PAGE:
I LIVE in Persiaran Burhanuddin Helmi, Taman Tun Dr Ismail and I am currently pursuing my postgraduate studies in Universiti Malaya (UM).
It is sad to say that despite having the MRT station quite near to both UM and my house, I am unable to use it on a regular basis because driving is still the better option.
My first ride on the MRT was in December during the free-ride promotion and it wasn’t until late February that I decided to really use it to commute for my lectures. On that particular day, my class started at 10am and I left home at 9am. Fortunately, my house is only a five-minute walk to the bus stop. I waited for nearly 10 minutes for a bus, which took a whopping 20 minutes to reach the Bandar Utama MRT station. When I reached the station, I walked to the platform and waited for the train. That took another five minutes. Using the Touch ‘n Go card did save me an extra minute. Ironically, the journey by MRT only took four minutes to reach Phileo Station, the drop-off for UM. My next hurdle was to walk and wait for another seven minutes for the bus (T815) to depart. This bus took a further 14 minutes to reach my faculty and then I had to walk for the next four minutes to reach the lecture hall. I finally got there at 10.10am, 10 minutes late for my lecture and gasping for air as I walked into the hall.
After class, I spoke to a group of friends about my MRT commute. I was surprised at the mixed reaction, from questions and disbelief to anxiety and hilarity that I got from them. One of my seniors even suggested that these problems may be due to the inexperience of the MRT operator at the planning stage.
Summarising my end-to-end journey, it took me more than 60 minutes to commute by MRT to UM. However, it only takes between 15 and 30 minutes by car, depending on the traffic. I decided from then on to drive. I do not even wish to compare the cost factor as my priority is to get to my destination in the shortest time possible.
Universities should be destinations for the MRT/LRT as there are many students who don’t drive or own a car. Furthermore, parking spaces in campus are very limited and taxis are expensive for a solo ride.
If SPAD or MRT Corp can reverse the clock and re-draw the alignment by running south of Lebuhraya Sprint (instead of north) by 200m only, we can have a MRT station right in the UM compound, somewhere near 10th College or Akademi Pengajian Islam or simply on top of the hill along Lingkungan Budi where I used to jog.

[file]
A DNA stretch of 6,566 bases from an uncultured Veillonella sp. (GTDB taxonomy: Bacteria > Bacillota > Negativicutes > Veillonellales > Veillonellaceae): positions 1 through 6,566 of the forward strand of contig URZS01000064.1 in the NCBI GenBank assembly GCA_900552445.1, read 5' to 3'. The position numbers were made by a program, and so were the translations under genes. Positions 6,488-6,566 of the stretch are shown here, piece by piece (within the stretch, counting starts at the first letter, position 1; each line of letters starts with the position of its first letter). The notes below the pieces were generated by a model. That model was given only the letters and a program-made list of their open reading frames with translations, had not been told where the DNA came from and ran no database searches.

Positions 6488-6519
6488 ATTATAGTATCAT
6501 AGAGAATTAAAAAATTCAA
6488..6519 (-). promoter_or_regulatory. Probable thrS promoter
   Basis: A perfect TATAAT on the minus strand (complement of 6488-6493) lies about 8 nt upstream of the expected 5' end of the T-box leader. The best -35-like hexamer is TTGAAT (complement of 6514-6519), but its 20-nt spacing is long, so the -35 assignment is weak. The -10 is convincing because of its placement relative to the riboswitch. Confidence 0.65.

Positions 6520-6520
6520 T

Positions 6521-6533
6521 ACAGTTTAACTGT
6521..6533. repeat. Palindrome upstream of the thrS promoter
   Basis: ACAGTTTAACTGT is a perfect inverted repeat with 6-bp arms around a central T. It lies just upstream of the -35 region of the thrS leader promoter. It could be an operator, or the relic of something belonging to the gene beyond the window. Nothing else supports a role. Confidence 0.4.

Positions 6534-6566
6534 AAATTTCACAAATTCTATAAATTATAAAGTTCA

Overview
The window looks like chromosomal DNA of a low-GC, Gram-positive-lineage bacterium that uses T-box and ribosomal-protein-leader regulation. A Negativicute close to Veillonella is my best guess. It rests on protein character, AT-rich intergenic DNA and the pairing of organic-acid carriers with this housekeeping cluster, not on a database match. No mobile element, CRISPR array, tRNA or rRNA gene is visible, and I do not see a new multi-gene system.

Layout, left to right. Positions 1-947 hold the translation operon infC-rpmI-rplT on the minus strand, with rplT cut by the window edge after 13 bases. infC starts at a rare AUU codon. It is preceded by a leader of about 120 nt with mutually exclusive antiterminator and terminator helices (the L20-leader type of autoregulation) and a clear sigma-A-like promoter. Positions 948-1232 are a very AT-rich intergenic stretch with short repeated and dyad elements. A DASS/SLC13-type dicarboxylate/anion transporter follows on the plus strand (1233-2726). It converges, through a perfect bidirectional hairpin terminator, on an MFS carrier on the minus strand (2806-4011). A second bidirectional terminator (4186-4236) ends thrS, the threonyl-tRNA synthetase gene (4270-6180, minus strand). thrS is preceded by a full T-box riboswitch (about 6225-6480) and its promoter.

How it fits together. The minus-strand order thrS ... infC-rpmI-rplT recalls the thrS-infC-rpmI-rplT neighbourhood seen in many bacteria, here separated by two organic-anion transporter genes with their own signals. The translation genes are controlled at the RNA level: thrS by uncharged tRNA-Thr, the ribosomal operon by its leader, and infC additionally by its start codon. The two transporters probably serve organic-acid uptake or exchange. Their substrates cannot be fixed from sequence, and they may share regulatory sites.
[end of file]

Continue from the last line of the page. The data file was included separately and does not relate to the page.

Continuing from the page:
Green spaces are abundant and there’s no problem having a feeder bus station and car parks alongside it. It would be better still if the trains ran underground.
Nevertheless, I’m considered lucky because my house is near the MRT since there are many other students, and academic and non-academic staff who live in Section 14, 17, 19, SS2, Damansara Jaya, and etc. who are unable to benefit from the MRT.
There is a range of alternative solutions to the problem of the current MRT alignment. Firstly, have a short extension branch line running underground, connecting every dense housing area in Petaling Jaya. Secondly, have a bus system that plies both ways/sides of the road instead of a one-way loop. Thirdly, build a pedestrian bridge at Bandar Utama station linking to the other side of LDP and a bus stop there. Fourthly, allow feeder buses to enter UM via a less busy gate.
For now, I will continue to drive to UM and watch in sadness the mainly empty MRT feeder buses along the way. Building the MRT should be done right the first time as the billions of ringgit invested could either be a coffer or coffin to the Government and people. There is no room for error especially at the design stage.
A CASE STUDY BY A. S
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